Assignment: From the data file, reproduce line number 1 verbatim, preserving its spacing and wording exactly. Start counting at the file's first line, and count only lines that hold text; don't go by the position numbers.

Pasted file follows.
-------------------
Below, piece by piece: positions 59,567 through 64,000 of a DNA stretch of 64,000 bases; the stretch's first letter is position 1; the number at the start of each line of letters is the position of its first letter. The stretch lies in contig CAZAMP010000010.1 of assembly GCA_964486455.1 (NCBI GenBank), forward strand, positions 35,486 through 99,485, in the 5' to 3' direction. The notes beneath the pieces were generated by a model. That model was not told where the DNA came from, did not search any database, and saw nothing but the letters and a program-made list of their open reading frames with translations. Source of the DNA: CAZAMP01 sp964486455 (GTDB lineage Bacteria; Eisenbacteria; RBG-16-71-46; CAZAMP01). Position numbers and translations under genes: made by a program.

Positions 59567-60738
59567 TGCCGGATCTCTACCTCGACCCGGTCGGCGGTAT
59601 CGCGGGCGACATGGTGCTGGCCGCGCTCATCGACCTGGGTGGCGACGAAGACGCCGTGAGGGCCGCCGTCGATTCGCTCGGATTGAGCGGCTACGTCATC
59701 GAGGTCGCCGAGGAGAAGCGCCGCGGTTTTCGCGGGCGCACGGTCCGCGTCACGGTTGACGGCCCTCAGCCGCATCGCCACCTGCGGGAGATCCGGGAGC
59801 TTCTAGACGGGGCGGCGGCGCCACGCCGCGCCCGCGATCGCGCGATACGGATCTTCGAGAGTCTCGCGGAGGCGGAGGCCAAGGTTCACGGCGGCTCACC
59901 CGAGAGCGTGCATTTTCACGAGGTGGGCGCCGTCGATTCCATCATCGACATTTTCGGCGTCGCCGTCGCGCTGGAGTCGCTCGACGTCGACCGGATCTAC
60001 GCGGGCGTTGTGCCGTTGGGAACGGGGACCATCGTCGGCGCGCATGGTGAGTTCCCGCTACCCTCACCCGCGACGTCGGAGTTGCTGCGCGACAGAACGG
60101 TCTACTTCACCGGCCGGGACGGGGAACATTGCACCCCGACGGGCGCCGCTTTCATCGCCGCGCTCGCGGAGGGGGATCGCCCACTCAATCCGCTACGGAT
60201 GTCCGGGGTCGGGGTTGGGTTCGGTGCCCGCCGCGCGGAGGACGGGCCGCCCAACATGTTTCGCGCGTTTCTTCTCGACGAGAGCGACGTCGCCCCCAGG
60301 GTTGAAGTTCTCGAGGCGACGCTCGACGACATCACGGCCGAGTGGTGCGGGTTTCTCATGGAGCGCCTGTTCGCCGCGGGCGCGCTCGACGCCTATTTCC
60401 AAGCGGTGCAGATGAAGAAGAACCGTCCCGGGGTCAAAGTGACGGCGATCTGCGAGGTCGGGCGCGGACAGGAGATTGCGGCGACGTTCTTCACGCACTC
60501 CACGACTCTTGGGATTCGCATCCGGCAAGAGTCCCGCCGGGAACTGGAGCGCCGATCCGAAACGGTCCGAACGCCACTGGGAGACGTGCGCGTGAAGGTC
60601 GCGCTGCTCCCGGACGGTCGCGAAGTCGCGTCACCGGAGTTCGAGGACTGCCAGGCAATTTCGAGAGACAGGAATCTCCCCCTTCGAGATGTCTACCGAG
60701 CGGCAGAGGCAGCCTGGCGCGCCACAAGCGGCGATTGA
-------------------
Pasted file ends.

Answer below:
Below, piece by piece: positions 59,567 through 64,000 of a DNA stretch of 64,000 bases; the stretch's first letter is position 1; the number at the start of each line of letters is the position of its first letter. The stretch lies in contig CAZAMP010000010.1 of assembly GCA_964486455.1 (NCBI GenBank), forward strand, positions 35,486 through 99,485, in the 5' to 3' direction. The notes beneath the pieces were generated by a model. That model was not told where the DNA came from, did not search any database, and saw nothing but the letters and a program-made list of their open reading frames with translations. Source of the DNA: CAZAMP01 sp964486455 (GTDB lineage Bacteria; Eisenbacteria; RBG-16-71-46; CAZAMP01). Position numbers and translations under genes: made by a program.